13 Things About Energy Vampires

Friday the 13th is a great day to talk about slaying Energy Vampires and scaring off Phantom Energy Loss. Here are 13 facts that'll save a few dollars and kilowatt hours:

Slay Energy Vampires

1. They live among us.
Energy vampires are devices that continue to drain power, even when they're not doing anything useful. Older electronics when they're off (such as computer monitors) and device chargers for phones and laptop computers — when they're not even charging anything — are a huge culprit.

2. Be afraid of the lights.
Ever notice that with all the lights turned off, your room still isn't dark thanks to glowing clocks and device lights? While some use super-efficient LEDs and some power suckers don't have a clock or lights, taking a look at everything that glows is a good start.

3. Don't be fooled by cool.
Sure, you can feel a power brick or wall wart to get a sense if it's a vampire (heat=power use), but the most reliable way is to plug it into an easy measurement device such as a Kill-a-Watt, The Energy Detective or the Belkin Energy Use Monitor (you can check out coupons here).

4. Their weakness is unplugging.
Whether it's a big appliance or a small charger, there's no way a plug out of the socket can drain power. So if you're just taking care of one device, just unplug it when it's not in use.

5. Sleep may be better than death.
Every computer is different, but if you're walking away from your computer multiple times in a day, putting your computer in "sleep" mode may use less power than shutting it completely off, thanks to the power it takes to wake it back up every time.*.

6. Defeat a hive all at once.
If you have lots of devices you need to unplug in one spot, just plug them into a power strip and get in the habit of switching it off.

7. They lure you in with the power to tell time.
That handy clock on the microwave (that's next to the clock on the stove) probably uses more power in a day than heating food*. Don't be fooled. Wear a watch, use a clock, but just because it has the power to tell time doesn't mean you need to leave it on.

8. Don't attract them with pretty pictures.
Unless you have a desktop with an old tube monitor (which are already energy vampires), skip the screensaver — the pictures that cover your screen when you're inactive at your computer. Those were invented to keep those huge old monitors for getting a screen tattoo, but your laptop or flat (LCD) monitor doesn't need them at all, and they keep your computer sucking serious power every time you step away.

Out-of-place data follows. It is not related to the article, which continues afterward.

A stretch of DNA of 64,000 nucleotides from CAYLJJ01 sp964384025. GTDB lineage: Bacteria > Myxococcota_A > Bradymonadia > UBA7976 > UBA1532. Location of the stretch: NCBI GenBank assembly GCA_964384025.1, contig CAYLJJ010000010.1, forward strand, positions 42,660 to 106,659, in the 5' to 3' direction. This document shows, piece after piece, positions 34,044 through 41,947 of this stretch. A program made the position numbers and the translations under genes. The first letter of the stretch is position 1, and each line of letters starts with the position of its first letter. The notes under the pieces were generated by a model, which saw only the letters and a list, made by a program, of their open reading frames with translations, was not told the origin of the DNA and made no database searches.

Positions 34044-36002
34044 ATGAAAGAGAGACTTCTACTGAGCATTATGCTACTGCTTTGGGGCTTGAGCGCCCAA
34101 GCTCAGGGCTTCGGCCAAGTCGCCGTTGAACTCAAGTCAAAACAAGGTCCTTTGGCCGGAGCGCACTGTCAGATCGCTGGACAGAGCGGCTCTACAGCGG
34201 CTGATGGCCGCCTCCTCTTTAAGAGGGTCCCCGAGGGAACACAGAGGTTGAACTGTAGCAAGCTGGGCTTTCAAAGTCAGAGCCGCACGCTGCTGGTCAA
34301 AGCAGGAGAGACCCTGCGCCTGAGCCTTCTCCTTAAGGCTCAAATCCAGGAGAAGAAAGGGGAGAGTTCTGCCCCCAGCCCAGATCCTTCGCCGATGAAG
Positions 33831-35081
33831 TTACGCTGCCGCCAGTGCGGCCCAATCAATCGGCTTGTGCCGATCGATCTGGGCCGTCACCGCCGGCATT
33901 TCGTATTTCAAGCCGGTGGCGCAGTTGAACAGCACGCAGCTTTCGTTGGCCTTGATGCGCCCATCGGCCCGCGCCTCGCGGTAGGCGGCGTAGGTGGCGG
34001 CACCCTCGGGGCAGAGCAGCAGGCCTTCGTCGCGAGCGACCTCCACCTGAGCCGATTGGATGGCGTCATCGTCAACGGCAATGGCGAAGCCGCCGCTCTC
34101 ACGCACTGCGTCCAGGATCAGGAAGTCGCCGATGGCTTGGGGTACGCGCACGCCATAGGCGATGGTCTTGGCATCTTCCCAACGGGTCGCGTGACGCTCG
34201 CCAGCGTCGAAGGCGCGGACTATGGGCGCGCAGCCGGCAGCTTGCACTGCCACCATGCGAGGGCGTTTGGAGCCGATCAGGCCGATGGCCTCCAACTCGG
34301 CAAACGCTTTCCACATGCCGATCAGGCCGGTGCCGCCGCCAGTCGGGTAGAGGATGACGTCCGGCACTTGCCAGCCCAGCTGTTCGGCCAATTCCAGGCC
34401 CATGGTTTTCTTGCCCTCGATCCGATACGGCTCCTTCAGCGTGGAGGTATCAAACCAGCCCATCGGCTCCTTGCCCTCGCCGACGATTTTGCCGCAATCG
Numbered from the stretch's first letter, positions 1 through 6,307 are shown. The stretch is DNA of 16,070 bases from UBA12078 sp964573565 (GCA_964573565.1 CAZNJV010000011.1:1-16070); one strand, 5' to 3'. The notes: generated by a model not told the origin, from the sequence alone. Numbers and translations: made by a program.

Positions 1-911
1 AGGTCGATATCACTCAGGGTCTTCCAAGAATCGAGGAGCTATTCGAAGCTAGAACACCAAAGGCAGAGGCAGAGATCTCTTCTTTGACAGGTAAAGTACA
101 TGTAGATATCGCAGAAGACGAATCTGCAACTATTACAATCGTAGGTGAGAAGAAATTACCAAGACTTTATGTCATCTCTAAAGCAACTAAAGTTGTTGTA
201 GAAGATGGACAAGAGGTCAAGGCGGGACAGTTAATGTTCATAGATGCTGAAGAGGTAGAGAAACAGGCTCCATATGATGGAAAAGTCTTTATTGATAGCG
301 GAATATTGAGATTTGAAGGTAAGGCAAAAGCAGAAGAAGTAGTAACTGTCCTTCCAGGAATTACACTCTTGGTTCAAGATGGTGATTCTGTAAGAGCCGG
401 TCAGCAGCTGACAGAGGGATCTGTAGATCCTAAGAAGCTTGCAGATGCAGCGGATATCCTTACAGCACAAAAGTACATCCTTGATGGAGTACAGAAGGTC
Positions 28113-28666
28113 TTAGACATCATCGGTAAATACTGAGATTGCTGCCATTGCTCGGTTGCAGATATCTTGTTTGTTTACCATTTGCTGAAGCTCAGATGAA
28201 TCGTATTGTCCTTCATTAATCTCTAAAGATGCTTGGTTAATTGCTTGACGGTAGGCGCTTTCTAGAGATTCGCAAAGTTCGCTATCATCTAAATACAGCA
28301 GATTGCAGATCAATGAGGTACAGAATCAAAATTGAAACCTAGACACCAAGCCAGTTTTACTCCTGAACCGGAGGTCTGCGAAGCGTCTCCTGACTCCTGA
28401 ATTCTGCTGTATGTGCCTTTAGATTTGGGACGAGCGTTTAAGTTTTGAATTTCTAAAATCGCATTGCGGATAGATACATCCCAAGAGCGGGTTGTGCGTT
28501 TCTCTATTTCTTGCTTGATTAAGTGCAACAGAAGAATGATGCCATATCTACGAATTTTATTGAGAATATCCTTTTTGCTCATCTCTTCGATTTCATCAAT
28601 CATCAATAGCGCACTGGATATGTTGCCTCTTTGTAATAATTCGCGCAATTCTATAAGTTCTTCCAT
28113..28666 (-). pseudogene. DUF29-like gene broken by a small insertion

9. They're small, but powerful.
Energy vampires are typically only about 5% of your home's energy use, but that adds up on your bill and nationwide. It's higher for schools that tend to have larger amounts of older equipment.

10. They drain our dollars and haunt our atmosphere.
The Union of Concerned Scientists says, "This extra electricity costs consumers more than $5.8 billion annually and sends more than 87 billion pounds of heat-trapping carbon dioxide into the atmosphere each year." *

11. They're not immortal.
Powering down completely keeps electronics cool and keeps components from running when they're not needed. So unless a device is specifically designed to stay on all the time (which still sucks), it's likely to last longer when you shut it down.

12. Are you in love with a vampire? Make it less scary.
There are some things that suck a lot of power that need to stay in standby mode to give you all the benefits — like your DVR so it can record "Vampire Diaries" — look (and ask for) ones that meet Energy Star standards.

Sunset Over the Fisk Coal Fired Plant Sunset Over the Fisk Coal Fired Plant by vxla on Flickr

13. There's nothing attractive about them.
Whether you're Team Edward, Team Katherine, Team Eric, Team Tara, Team Spike, Team Violet... (Do we have enough vampire shows, movies and books? Seriously.), we can all agree that no one falls in love with the results of wasting energy.


If you liked this post, you might want to check out Daniella and Shreya's tips on slaying energy vampires in school.